Newcastle, England gave rise to an expression ("like carrying coals to Newcastle") and an alcoholic beverage (Newcastle Brown Ale). Newcastle also was home to English composer Charles Avison, who was born in 1709 and who died in 1770. Avison is best remembered for transcribing many of Domenico Scarlatti's keyboard sonatas for chamber orchestra, and that set of works has been recorded numerous times. This is the first time that Avison's Opus 6 has been recorded, however, and these are original works. [The Academy of St.Martin-in-the-Fields and Neville Marriner recorded them for Philips, but it does not appear that they were ever released on CD. – Ed.]
One of Avison's teachers, whom he met and studied with in London, was Francesco Geminiani - himself a pupil of Arcangelo Corelli. It should come as no surprise, then, that these concertos are written in the Italian style. The music is flowing and melodic, and there is a calming evenness of both temperament and rhythm. Avison's writing for solo instruments (violin, viola, or cello) demands excellent musicianship, but there is not the sort of showmanship one hears in Vivaldi's concertos, for example. More than half of the concertos are in four brief movements; the balance are in three or two. As Mark Kroll points out in his useful booklet notes, there are two particularly important features to note about this set of twelve concertos. One is Avison's emphasis on expression. (In fact, he went so far, at one point, to assert that expression was more important than the formal rules of composition – quite a provocative statement in 1752!) The other is the appearance of movements in a rudimentary sonata form, particularly in the later concertos.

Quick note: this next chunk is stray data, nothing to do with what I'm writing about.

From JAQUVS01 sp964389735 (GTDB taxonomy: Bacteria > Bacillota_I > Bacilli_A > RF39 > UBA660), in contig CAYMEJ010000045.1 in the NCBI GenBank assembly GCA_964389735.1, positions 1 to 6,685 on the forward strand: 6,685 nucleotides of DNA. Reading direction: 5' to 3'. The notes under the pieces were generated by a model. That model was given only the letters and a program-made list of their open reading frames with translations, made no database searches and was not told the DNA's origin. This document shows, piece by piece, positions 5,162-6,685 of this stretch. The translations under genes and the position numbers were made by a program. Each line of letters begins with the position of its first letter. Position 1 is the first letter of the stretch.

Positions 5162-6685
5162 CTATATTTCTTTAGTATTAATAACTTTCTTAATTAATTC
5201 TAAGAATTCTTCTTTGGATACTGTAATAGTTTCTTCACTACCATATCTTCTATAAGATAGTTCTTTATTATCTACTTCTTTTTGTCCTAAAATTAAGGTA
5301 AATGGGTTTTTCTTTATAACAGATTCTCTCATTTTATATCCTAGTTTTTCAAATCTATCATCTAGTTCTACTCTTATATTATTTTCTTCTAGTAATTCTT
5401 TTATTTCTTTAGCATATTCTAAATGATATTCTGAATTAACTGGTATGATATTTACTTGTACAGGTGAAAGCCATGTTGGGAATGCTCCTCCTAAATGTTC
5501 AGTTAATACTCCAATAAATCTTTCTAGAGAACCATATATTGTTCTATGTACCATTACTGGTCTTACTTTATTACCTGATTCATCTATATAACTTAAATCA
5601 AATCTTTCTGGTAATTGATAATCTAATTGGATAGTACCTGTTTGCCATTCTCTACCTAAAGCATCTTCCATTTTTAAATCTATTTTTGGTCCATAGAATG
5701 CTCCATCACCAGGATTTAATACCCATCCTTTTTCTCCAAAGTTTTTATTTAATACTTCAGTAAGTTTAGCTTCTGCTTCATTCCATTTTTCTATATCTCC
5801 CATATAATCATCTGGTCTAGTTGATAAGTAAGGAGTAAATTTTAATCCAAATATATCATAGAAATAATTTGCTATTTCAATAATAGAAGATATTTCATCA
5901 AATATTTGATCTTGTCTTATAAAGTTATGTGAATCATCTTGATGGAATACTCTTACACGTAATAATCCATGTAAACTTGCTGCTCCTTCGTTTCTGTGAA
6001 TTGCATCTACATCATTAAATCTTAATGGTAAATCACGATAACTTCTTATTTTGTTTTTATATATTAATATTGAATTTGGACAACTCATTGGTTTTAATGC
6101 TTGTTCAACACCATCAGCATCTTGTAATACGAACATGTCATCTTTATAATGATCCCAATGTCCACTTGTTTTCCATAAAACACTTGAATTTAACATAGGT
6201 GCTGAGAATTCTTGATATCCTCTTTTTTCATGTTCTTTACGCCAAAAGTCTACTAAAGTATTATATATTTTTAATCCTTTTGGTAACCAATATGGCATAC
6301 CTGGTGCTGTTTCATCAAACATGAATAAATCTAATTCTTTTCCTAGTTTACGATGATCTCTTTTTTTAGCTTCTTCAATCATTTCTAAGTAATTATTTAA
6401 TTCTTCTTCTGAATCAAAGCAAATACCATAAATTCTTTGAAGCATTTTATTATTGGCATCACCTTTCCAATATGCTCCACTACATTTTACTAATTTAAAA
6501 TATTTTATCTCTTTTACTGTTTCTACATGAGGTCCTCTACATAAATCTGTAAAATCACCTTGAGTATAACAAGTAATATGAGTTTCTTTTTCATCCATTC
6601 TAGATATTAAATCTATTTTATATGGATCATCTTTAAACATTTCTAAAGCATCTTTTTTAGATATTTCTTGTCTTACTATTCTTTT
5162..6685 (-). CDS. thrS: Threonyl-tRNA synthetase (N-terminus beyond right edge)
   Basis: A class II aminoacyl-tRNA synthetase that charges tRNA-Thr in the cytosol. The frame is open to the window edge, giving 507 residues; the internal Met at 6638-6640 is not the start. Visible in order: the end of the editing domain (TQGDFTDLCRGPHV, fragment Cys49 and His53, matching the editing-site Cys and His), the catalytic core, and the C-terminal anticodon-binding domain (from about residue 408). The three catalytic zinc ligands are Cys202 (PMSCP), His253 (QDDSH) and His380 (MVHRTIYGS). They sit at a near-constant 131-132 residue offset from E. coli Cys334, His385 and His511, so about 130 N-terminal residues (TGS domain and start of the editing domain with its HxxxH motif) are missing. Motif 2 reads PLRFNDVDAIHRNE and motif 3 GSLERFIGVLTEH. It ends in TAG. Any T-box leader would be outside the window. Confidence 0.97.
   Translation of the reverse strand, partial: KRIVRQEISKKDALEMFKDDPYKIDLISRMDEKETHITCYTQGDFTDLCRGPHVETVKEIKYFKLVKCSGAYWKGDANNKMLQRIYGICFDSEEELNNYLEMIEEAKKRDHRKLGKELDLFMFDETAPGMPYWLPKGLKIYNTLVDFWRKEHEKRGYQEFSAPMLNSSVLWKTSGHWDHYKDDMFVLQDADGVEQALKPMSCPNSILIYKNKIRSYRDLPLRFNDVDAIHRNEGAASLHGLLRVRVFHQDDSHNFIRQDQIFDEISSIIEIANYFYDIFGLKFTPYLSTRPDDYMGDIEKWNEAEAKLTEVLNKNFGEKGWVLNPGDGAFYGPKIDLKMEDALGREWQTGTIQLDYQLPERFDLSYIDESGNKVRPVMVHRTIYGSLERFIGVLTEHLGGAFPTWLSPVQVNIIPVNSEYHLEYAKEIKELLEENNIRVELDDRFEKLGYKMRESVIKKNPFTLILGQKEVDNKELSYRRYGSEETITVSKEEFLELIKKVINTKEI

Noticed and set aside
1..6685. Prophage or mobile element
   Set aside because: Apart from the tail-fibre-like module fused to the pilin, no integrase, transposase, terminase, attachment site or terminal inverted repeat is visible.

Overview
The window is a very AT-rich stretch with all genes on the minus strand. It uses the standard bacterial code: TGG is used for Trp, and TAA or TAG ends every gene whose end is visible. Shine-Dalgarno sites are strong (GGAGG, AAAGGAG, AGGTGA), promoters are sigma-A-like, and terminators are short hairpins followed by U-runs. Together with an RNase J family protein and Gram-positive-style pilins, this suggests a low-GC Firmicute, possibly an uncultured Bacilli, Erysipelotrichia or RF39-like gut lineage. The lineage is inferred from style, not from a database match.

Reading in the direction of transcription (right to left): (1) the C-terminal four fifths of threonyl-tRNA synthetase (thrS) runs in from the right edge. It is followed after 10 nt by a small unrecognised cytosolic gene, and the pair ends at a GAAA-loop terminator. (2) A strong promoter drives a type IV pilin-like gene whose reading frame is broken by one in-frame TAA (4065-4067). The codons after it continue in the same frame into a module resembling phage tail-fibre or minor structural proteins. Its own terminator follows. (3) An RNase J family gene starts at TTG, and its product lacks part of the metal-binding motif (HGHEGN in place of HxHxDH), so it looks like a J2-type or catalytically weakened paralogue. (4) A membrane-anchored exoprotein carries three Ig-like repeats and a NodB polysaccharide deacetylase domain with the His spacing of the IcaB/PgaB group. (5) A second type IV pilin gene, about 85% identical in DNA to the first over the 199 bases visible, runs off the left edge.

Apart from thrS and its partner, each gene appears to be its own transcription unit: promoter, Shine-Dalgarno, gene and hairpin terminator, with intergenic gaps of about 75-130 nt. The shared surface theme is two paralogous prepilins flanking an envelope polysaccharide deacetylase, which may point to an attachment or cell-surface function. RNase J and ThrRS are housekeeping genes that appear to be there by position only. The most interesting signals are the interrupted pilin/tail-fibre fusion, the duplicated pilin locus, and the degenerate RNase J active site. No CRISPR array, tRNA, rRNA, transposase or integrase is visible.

The Avison Ensemble is comprised of six violins (three firsts and three seconds), two violas, cello, and basso continuo (bass and harpsichord). The musicians play on period instruments, mostly from the 1600s, or on modern copies thereof. Unlike some of the more highly spiced ensembles from the European mainland (Europa Galante and Musica Antiqua Köln, for example), the Avison Ensemble favors a smooth, blended sound and rounded edges – you'd hardly know, much of the time, that this was a period ensemble at all. This is Baroque music played for relaxation and pleasure, not for drama or for conflict.
It sounds like we can expect more from The Avison Ensemble – not just recordings, but also scholarship, and the discovery of more forgotten delights from the English Baroque. For more information, go to www.avisonensemble.com.
Copyright © 2004, Raymond Tuttle